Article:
March 10, 2011

A Double Dip Recession: How Would China Respond? (Guest Post)

By Dr. Tim Summers

The Irish bailout and nervousness over other parts of Europe's economies again raises the question of whether we might see some sort of double dip recession, or even another global financial and economic crisis. Although this still remains hypothetical, it is worth thinking about how the Chinese authorities might respond were the global economy to collapse again.

As time goes on, this question becomes more relevant, not so much due to the aggregate size of the Chinese economy, but because it remains one of the fastest growing parts of the global economy. Back in 2008, the Chinese authorities' stimulus package did not just prevent a possible crisis in the PRC. China's GDP increase of 8.7% was a bright spot in global growth that helped save the world economy from an even worse fate.

Memories are strange things, and Chinese policymakers probably think of their actions then as a sign of responsible assistance to the global economy. It seemed that way in the west too, at the time, though any gratitude has since given way to condemnation of China's stability-focused approach to its exchange rate, and nervousness that China has gained just slightly too much economic clout over recent years.

All of this would be very relevant were we to witness another global downturn. From a Chinese perspective, I suggest there would be two main angles.

The first is the impact of any subsequent downturn on the Chinese economy itself. The 2007/8 shock was all the greater to China for the fact that it came after a major global boom during which Chinese GDP ballooned, but which also saw the country's exposure to global trade rise substantially (total trade reaching 67% of GDP in 2007).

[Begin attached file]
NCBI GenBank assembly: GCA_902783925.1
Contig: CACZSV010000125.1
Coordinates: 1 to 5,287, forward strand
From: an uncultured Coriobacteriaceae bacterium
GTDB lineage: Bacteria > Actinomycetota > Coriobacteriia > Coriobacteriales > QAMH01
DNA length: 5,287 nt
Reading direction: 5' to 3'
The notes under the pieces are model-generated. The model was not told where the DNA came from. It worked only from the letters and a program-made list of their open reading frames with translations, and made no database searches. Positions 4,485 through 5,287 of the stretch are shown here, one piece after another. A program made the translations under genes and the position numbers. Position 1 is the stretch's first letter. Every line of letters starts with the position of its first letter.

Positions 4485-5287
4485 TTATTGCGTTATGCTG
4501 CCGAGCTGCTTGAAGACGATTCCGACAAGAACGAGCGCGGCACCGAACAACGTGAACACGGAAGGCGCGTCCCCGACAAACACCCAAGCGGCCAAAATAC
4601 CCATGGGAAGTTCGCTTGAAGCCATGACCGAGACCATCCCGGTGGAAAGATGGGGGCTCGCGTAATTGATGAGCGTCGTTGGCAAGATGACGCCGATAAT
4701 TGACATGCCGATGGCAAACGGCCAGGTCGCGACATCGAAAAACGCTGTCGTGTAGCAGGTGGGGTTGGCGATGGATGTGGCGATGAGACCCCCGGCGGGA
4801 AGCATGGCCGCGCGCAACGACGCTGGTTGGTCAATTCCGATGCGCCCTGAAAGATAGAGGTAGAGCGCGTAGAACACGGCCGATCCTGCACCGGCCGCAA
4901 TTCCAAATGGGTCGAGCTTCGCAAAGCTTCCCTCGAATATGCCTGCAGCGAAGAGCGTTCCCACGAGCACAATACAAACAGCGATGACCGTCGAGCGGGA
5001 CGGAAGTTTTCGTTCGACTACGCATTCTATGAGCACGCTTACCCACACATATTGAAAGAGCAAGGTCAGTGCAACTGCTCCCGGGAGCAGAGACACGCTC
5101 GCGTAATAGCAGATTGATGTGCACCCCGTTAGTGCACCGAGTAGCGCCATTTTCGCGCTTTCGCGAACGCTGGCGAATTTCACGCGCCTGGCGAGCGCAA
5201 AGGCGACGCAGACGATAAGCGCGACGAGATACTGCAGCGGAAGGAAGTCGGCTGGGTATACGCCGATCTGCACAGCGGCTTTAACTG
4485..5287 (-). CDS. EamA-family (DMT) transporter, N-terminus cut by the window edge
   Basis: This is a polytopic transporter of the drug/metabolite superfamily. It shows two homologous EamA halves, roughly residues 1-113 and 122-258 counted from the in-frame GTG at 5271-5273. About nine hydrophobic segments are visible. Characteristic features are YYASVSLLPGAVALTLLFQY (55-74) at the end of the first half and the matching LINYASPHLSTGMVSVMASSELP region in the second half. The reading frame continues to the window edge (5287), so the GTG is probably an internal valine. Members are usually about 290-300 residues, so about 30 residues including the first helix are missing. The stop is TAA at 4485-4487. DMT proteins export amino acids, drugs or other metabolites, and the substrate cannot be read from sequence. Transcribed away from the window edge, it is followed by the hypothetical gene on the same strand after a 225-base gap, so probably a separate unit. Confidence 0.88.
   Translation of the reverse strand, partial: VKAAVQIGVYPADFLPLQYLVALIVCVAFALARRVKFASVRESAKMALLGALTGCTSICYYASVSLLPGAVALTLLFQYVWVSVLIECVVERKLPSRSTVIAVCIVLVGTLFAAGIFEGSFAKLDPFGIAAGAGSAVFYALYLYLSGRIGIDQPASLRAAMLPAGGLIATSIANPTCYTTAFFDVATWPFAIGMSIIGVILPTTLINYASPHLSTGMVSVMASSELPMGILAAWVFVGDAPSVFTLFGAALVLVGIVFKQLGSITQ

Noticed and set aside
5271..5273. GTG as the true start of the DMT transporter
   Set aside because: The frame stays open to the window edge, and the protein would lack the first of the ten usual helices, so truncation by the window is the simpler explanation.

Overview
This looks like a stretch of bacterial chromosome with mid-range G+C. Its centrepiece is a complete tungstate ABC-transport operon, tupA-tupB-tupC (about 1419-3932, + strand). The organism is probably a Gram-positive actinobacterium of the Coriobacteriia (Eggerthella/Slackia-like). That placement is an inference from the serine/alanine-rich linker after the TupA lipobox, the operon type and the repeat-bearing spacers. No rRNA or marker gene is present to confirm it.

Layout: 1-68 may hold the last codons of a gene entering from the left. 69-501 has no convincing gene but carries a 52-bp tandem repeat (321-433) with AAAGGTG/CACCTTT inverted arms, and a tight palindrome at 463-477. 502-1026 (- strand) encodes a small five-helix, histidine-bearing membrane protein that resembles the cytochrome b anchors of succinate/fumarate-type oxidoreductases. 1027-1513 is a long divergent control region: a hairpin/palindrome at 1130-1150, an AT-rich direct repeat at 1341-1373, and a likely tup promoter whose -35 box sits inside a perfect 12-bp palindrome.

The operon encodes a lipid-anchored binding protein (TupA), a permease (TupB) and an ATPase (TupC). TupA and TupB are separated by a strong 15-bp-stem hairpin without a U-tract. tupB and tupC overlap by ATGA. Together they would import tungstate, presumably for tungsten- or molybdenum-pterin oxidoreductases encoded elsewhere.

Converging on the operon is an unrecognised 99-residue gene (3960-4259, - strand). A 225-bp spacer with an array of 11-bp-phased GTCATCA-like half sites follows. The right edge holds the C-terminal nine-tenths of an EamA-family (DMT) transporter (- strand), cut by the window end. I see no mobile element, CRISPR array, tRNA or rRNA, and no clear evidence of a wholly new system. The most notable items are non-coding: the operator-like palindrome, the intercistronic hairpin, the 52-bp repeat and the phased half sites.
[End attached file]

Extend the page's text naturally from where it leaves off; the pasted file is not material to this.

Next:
China would clearly suffer again, though the next time could be rather different. The authorities have already tweaked policy to reduce the impact of an export shock, focused more on indigenous innovation and domestically-driven growth, and witnessed the organic drift inland of GDP growth to provinces less exposed to the global economy, particularly noticeable since 2007. The domestic incentives for Beijing to put together a second major stimulus to deal with any future global slowdown could therefore be lower.

Such a stimulus would also look unattractive because China is currently grappling with the consequences of the first stimulus package, particularly rising inflation, but also delays to its achievement of energy efficiency targets. The leadership will not want to enact measures which will exacerbate these fractures further.

Secondly, this needs to be put alongside the tense international environment over China's currency management - though in Asia views that it is continued US profligacy which is to blame probably have more traction. These tensions would make entreaties to China to boost the global economy out of another crisis politically more difficult; to turn this around, perhaps it would mean that any such boost might have to be more on China's terms than those of the west.

© Copyright 2010 The Foreign Policy Center, reprint or republish only in its entirety with proper author credit and linkback.

About the Author: Dr. Tim Summers is based in Hong Kong, where he does research and consultancy on China. He was formerly British Consul-General in Chongqing, southwest China, and is a Research Associate with The Foreign Policy Centre, a UK-based foreign affairs think tank.

The views and opinions expressed herein are the author's own and do not necessarily reflect those of EconMatters

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